You sent a companywide email about benefits; that doesn’t mean employees got the message.

In today’s information-overloaded workplace, it’s a challenge to reach employees with vital communication about HR issues. You must break through the clutter to get their attention.

Here are fresh approaches to reaching employees so they’ll understand and act on benefits options.

1. Write for seventh-graders.

Most Americans read at the ninth-grade level. So, if your content is written at the 13th-grade level, you’ve got a problem––too much jargon, too many long words and complex sentences.

Although a corporate style of writing might help you sound like an expert to your boss, it won’t gain your audience’s attention or trust.

Try this: Analyze your writing with the Flesch Reading Ease Score or the Flesch-Kincaid Grade Level Score, using tools built into Microsoft platforms.

To simplify your message, write for the seventh-grade level. How do you accomplish that? Here are five ways:

  • Choose short words. Resist the urge to use long words to sound educated. Say what you mean as plainly as possible.
  • Use conversational language that is friendly and personable.
  • Make it scannable—use subheads, bold text and bullets.
  • Get to the point fast.
  • Be consistent and concise.


2. Do something unexpected.

Gaming is ingrained in our lives. Whether we spend time playing games on our phone, with friends or on a gaming console, “play” is an experience we value and often expect.

You can use games to build knowledge of important topics and to increase participation in underused benefits programs.

Try this: Help employees learn about benefits options by making learning fun. Here are two examples:

  • Trivia: Create flash cards with facts about benefits. Employees have to guess which multiple choice answer is correct, or say whether a statement is true or false. Ask managers to play the game in staff meetings. The cards also work as a quick reference tool for managers when employees come to them with questions about benefits.
  • Crossword puzzle: Each puzzle should focus on one topic: open enrollment, 401(k), wellness, etc. Give employees two weeks to submit their answers, and enter all those who submit into a drawing to win a prize.

Games and contests will help build interest in your benefits program.


3. Create a character to make benefits more fun and friendly.

Employees can better understand information when it’s relatable.

Who was your favorite childhood character: Winnie-the-Pooh, Inspector Gadget, Scooby-Doo? These and other characters helped tell stories in an engaging way.

Even though your employees are all grown up, you can still create characters to help them learn about benefits topics in a fun and engaging way. (Think of the Geico gecko and Pillsbury’s Poppin’ Fresh doughboy.)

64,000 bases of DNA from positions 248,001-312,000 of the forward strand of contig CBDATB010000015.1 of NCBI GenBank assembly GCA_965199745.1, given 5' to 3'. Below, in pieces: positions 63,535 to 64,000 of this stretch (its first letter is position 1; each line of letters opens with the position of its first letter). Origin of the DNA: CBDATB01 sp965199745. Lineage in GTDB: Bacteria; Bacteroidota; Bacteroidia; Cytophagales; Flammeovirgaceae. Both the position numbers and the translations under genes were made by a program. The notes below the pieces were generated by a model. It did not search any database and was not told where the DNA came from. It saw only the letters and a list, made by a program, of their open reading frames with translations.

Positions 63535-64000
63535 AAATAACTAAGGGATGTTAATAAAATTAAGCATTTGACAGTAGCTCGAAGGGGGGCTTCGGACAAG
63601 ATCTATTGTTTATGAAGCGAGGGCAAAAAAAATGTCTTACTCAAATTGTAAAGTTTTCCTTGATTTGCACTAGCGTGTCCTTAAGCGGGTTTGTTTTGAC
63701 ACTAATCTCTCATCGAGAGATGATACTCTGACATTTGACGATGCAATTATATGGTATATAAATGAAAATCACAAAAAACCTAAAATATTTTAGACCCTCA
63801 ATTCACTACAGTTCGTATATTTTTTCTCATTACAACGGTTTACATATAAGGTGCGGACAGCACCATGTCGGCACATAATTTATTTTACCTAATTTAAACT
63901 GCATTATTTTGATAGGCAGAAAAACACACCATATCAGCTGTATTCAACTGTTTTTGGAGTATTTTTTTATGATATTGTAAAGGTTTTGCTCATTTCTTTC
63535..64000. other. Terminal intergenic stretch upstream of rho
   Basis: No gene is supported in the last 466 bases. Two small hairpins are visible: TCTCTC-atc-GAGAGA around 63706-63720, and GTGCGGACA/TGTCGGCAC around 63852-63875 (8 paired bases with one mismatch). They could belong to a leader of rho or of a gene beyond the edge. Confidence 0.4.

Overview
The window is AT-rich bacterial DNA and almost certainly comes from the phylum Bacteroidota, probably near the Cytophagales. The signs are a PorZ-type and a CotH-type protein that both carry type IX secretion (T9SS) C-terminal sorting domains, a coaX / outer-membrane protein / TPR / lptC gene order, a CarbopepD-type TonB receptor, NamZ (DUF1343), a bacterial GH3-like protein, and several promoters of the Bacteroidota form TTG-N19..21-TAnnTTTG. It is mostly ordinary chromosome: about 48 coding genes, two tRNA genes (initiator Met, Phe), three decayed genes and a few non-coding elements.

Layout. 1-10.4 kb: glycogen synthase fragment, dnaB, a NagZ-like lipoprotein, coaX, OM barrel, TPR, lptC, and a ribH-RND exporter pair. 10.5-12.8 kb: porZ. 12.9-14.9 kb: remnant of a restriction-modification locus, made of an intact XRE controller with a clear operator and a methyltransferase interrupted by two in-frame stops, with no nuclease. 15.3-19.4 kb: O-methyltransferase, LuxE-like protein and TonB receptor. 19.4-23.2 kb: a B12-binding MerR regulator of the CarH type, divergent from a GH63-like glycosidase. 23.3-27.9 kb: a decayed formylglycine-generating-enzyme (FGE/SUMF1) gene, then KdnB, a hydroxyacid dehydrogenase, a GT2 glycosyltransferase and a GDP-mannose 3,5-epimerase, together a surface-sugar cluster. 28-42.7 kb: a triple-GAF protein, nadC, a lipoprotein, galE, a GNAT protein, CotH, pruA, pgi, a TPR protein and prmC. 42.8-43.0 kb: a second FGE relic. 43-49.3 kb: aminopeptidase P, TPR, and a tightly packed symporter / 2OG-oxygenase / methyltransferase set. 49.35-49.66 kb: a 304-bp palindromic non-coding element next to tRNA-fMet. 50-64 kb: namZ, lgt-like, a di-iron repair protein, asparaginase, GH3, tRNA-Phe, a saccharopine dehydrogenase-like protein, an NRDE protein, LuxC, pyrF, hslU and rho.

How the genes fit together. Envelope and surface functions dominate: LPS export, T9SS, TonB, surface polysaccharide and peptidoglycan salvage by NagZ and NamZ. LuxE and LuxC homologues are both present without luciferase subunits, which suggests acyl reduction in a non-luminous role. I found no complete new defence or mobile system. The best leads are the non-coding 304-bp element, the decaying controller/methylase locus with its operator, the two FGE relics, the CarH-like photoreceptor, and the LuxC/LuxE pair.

Try this: In your next open enrollment brochure, introduce a character to make the process easy for employees. Use the character to introduce new programs and services, explain complex topics and provide tips and additional information in call-outs.

Use your character in other benefits materials. Over time, employees will recognize that the character reliably provides helpful information.


4. Develop profiles to show how different kinds of people use their benefits.

With all the benefits offered by your company, it’s easy for employees to become overwhelmed. That’s why you ought to use a strategy from online dating: creating profiles.

In benefits communication, employees can choose options that best fit their lifestyles by accessing profiles that are like themselves.

Try this: Build employee profiles based on current demographics. The profiles should help employees understand the purpose of each program or service, highlight features important to their situation and help employees see the advantages of each benefit.

For example, a profile might start with:

  • Married woman in her late 30s looking to expand her family
  • Single dad on a budget with two kids in college

Then, match them to the benefit options that best fit their needs.

You can share profiles like these in PowerPoint presentations, home mailers and poster campaigns around your offices to help employees make the most out of their benefits.


5. Share employee testimonials.

Through these, staff members can hear what’s working well for their peers. When employees share their experiences, it helps their colleagues see the possibilities.

Try this: Conduct focus groups and ask employees which benefits they’ve used and what they would recommend. Then pick a few enthusiastic spokespeople to share their experiences, via an online video or a newsletter feature called “Best-kept benefits secrets.”


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